Looking back, I was initially most nervous to venture into small rural towns on a bicycle as the outsider, desperate to find a place to eat and sleep. I would have no idea where to get food, go to the bathroom, or pitch a tent. However, it was in these small communities where I felt most welcomed. Countless times, people there pointed us in the right direction, gave us encouragement, and more often than not opened their homes, churches, or city facilities to us asking nothing in return. It was in these towns where I realized how important human interaction was on this trip …. In reality, it was the larger cities that were the most stressful … people interacting with us skeptically. Cities had all of the essential materials for me to thrive while traveling, but were missing the most important aspect of the trip, understanding and compassion. We live in a fast paced world. This trip has allowed me to slow down and appreciate everything and everybody that this country has to offer, even those who don’t see eye to eye with myself or others. I think that by slowing down and living simply encourages conversations and empathy when interacting with others of different backgrounds and stories than our own.”

I know that our family member would agree that he and his friend might have faced a greater level of distrust during parts of their journey had they been brown or black, rather than white; that said, their experience and his wonderful note underscored again for me that the vast majority of our people, even if possessed of divergent experiences, different apprehensions, and conflicting views, sincerely mean well. To say more would detract from the power of an account that speaks so eloquently for itself.

On the American Flag

We recently returned from a week in a part of Wisconsin dotted with small communities in which a blizzard of American flags fly and a wide assortment of flag-related apparel and paraphernalia manifest. Two observations, that of lesser import first.

4 U.S.C. 6 provides, in part, as follows:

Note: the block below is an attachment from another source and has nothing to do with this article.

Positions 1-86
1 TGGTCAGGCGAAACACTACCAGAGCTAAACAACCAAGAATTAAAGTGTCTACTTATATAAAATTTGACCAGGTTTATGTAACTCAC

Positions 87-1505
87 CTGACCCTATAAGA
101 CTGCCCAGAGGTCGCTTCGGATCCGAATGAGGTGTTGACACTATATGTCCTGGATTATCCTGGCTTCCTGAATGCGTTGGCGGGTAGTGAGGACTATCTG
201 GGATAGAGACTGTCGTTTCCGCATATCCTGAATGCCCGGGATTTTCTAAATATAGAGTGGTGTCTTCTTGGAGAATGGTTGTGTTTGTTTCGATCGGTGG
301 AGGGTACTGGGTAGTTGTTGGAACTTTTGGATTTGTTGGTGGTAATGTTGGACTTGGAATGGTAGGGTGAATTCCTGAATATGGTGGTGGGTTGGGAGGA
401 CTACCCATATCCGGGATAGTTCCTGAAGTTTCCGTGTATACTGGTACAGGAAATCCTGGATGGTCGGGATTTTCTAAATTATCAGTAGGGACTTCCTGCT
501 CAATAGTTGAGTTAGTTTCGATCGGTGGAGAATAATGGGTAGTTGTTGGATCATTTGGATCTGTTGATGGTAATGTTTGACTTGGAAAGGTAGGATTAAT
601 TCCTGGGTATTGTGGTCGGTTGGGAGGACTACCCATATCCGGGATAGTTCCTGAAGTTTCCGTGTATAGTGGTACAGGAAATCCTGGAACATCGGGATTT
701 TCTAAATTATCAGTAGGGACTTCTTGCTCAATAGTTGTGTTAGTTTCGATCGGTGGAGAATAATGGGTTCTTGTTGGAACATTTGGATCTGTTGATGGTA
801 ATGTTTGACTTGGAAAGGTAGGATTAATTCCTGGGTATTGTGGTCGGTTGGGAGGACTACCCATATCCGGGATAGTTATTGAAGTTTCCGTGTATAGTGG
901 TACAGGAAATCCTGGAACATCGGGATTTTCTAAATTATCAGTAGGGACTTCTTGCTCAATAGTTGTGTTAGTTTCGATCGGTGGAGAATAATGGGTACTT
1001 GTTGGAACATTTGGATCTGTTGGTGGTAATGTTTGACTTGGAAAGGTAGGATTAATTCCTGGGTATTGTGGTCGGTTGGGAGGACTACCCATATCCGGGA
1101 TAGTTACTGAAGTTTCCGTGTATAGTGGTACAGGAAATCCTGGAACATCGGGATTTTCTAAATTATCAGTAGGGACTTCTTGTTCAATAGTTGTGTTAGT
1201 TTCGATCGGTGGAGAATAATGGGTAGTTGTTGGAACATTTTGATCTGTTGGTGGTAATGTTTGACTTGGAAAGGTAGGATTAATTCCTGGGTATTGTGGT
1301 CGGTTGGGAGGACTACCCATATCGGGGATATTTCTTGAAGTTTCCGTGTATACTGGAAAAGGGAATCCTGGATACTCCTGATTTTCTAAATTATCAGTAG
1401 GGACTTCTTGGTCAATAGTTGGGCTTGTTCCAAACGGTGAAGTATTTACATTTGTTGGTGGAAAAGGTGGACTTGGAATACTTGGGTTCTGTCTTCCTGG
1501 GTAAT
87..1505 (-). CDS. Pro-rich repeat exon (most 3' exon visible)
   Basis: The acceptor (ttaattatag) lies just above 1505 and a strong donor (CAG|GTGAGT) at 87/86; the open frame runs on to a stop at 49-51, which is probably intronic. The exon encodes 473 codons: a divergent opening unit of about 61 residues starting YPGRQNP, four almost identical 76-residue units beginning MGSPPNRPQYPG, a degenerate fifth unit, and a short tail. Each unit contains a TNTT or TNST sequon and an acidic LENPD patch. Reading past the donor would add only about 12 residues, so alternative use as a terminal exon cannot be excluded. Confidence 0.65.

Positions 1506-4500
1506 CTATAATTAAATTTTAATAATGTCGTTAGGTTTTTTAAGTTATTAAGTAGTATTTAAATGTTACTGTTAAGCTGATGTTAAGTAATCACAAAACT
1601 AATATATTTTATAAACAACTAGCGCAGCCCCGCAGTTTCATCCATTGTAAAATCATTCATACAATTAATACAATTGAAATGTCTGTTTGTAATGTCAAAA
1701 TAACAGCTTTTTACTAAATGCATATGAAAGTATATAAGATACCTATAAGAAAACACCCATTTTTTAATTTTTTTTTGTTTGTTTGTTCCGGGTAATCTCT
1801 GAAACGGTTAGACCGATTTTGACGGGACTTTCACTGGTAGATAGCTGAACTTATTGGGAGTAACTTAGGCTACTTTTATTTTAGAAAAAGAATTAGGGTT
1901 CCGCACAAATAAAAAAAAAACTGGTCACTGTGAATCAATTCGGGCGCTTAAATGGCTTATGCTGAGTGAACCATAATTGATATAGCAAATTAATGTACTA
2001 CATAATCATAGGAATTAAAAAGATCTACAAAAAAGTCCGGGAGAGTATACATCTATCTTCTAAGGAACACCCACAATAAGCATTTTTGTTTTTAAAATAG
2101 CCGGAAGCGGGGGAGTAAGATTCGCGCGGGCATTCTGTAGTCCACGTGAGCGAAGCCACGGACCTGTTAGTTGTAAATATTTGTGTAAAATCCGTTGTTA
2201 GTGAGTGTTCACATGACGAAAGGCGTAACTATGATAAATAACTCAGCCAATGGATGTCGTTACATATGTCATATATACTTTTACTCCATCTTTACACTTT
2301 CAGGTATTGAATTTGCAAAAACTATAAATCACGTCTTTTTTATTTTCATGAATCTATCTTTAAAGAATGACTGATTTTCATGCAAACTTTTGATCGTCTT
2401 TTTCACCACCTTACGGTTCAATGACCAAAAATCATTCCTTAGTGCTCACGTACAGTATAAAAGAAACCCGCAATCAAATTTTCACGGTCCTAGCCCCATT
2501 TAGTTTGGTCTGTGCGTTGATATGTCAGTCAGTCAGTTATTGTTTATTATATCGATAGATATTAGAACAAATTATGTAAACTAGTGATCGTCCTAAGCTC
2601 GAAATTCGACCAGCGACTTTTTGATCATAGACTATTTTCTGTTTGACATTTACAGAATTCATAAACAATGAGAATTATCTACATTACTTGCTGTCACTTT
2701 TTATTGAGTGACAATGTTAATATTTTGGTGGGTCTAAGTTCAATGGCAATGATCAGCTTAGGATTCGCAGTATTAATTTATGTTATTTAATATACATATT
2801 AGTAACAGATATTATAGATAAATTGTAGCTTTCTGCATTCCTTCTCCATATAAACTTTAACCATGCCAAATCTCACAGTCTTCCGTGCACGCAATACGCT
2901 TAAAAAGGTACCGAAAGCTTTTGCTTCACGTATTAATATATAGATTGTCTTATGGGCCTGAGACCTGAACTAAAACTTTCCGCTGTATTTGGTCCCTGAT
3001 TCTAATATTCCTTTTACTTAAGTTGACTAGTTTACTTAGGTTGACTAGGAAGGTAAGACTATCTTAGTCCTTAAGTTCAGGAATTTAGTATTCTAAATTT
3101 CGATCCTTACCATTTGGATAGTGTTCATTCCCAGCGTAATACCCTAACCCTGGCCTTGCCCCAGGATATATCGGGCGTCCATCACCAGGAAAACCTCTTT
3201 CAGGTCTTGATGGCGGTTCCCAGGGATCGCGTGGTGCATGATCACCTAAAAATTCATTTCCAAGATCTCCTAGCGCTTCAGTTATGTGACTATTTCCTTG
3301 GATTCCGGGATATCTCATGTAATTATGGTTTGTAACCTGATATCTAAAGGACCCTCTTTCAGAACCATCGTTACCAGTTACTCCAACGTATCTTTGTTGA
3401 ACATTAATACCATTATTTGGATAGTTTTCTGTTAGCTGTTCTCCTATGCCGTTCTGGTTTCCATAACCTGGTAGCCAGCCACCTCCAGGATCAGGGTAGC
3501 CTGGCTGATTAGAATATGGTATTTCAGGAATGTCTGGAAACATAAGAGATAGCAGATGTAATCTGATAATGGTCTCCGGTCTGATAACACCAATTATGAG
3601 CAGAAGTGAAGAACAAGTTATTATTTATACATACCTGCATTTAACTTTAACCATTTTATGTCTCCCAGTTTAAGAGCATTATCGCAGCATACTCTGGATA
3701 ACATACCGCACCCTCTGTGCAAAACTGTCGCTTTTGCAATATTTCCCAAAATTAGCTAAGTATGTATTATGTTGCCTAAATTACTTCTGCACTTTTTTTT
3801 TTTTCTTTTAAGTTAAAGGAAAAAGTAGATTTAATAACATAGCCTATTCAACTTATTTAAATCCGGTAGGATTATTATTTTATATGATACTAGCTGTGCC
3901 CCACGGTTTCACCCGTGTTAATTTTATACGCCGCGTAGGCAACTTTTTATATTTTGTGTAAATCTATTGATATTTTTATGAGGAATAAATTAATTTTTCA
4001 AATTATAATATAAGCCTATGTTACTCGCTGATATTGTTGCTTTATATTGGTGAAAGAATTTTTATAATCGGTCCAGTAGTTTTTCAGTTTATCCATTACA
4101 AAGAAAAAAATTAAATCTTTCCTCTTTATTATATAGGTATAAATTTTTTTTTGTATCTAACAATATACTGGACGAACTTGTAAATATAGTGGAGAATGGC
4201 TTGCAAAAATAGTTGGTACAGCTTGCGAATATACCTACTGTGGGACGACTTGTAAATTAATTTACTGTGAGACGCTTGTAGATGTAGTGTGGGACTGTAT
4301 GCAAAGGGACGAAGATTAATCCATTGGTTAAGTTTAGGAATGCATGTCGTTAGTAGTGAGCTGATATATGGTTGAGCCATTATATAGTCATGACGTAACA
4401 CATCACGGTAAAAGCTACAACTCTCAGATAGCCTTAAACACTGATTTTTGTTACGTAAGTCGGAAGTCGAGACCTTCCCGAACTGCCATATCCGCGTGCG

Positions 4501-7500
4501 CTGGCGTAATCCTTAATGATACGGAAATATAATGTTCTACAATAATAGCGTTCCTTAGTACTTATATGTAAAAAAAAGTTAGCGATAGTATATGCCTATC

(c) … The flag should not be displayed on days when the weather is inclement, except when an all weather flag is displayed.

4 U.S.C. 8 provides, in part, as follows:

(b) The flag should never touch anything beneath it, such as … merchandise …

(d) The flag should never be used as wearing apparel, bedding, or drapery …

(f) The flag should never be used as a covering for a ceiling …

(i) The flag … should not be … printed or otherwise impressed on paper napkins or boxes or anything that is designed for temporary use and discard …

How many times each day do we as a people violate the letter or spirit of federal law in the name of patriotism? Does a citizen show greater respect for our nation by wearing a flag shirt that is vulnerable to an errant mustard drip? While such is clearly harmless, a separate personal pique: How badly is our flag desecrated when it is prominently displayed in the lapel of a politician (of either party) engaging in self-aggrandizement, spewing self-serving lies, and/or inciting discord?

I have more understanding of the actions of those that burn the flag or kneel during the national anthem to call attention to an injustice in our country that they sincerely believe needs correcting. I would offer that these actions, whether or not one agrees with them, are made in the exercise of one of the rights that the flag stands for: the freedom of expression.